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What is soy?


watch for hidden soy

Soy is a member of the legume family. When consumed, soy products trigger an autoimmune response (in essence, an allergic reaction) in those individuals who are soy-intolerant. Soy and its by-products are widely used in processed foods. In addition, fermented soy is a food staple in Asian cuisine.

As a major allergen, soy will be clearly marked on the labels of foods produced for the US market. However, it is still important to learn what to look for to avoid soy in your diet.

Read the label for soy

Soy can be found in edamame, miso, natto, shoyu, soy (as in “soy cheese”, “soy nuts”, etc), soya, soybean, soy protein, soy sauce, tamari, tempeh, textured vegetable protein (“TVP”), and tofu. It can also be hidden under such labels as “vegetable broth”, “vegetable starch”, and “vegetable oil”.

The best way to avoid soy is a simple one: avoid processed foods. Soy cannot be hidden in whole foods except edamame.

Soy free substitutions

The funny thing about substituting for soy is that we often end up substituting for the substitute that soy is typically used for. If it is a entree protein-replacement, simply switch back to meat, switch milk-substitute back to milk, and so forth. The key is to determine the purpose of the soy in that particular recipe to decide on an appropriate substitution.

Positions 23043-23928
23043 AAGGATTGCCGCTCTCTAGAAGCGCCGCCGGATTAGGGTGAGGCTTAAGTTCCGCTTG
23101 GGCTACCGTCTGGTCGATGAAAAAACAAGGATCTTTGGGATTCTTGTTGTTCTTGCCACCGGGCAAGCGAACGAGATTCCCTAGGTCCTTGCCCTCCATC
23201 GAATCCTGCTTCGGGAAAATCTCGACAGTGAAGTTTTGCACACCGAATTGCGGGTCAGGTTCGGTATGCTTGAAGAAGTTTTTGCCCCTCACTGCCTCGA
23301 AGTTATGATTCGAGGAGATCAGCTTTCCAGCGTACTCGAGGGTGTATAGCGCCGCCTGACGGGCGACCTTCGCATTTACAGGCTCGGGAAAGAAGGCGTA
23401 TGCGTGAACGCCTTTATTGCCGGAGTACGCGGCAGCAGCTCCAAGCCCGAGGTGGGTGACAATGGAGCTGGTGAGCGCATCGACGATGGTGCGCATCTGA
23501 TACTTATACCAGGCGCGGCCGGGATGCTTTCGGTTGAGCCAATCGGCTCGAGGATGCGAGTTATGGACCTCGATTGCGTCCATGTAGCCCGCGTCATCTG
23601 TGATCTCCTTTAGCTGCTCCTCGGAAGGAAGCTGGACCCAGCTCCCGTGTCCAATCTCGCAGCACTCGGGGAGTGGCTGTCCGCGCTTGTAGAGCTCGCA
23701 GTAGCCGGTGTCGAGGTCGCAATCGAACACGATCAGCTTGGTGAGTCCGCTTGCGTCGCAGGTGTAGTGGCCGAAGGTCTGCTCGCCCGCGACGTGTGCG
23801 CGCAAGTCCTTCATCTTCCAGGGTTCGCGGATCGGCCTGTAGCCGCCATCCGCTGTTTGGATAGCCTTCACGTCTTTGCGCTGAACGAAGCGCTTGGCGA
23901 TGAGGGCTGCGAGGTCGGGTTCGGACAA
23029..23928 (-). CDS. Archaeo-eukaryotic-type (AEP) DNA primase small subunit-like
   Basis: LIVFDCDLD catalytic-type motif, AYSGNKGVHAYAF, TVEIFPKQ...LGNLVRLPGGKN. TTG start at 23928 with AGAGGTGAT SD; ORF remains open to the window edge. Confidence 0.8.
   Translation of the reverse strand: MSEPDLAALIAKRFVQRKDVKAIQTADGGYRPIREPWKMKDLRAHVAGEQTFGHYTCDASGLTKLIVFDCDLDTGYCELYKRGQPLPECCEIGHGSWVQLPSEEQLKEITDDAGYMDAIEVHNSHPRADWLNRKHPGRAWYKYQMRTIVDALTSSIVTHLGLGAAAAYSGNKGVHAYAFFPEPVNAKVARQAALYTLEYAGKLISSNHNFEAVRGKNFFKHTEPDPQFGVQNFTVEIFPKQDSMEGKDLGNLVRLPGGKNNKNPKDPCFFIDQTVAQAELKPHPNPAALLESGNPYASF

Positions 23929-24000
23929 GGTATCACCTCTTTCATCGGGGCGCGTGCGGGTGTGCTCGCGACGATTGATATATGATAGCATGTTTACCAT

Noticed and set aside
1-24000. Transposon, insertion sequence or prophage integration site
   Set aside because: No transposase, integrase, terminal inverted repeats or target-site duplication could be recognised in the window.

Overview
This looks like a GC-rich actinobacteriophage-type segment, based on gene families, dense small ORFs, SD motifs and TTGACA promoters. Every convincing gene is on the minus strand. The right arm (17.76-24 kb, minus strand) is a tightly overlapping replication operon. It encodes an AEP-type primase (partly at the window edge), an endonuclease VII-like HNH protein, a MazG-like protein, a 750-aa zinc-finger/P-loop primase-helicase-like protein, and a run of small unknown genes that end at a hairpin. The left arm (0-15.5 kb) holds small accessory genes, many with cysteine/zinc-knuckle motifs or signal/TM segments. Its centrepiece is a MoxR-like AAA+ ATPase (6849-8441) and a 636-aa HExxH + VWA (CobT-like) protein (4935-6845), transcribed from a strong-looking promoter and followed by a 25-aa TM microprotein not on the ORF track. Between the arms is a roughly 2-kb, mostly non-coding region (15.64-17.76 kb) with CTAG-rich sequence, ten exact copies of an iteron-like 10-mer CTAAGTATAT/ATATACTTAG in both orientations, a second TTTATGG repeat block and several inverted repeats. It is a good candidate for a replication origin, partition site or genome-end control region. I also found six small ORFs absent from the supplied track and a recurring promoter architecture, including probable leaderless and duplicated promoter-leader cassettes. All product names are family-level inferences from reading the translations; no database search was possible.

The closest substitute for soy flour in terms of texture and “handling” are the bean flours. Replace 1 cup of soy flour with 1 1/8 cup bean flour (any). In addition, the liquid content of the recipe will require slight adjustment since soy flour is extremely moist. No other flours can be adequately substituted for soy flour due to its particular properties and texture.

For soy “dairy” items such as soy milk or soy cheese, it would be simplest to switch to a cow’s milk product. Alternately, try a rice- or nut-based product of the same type. Use the same volume of liquid (for milks) or same weight of solid (for cheese-like items).

Soy “meat” likewise can simply be substituted with the same weight of actual meat. For non-meat protein sources, try a similar weight of beans or nuts.

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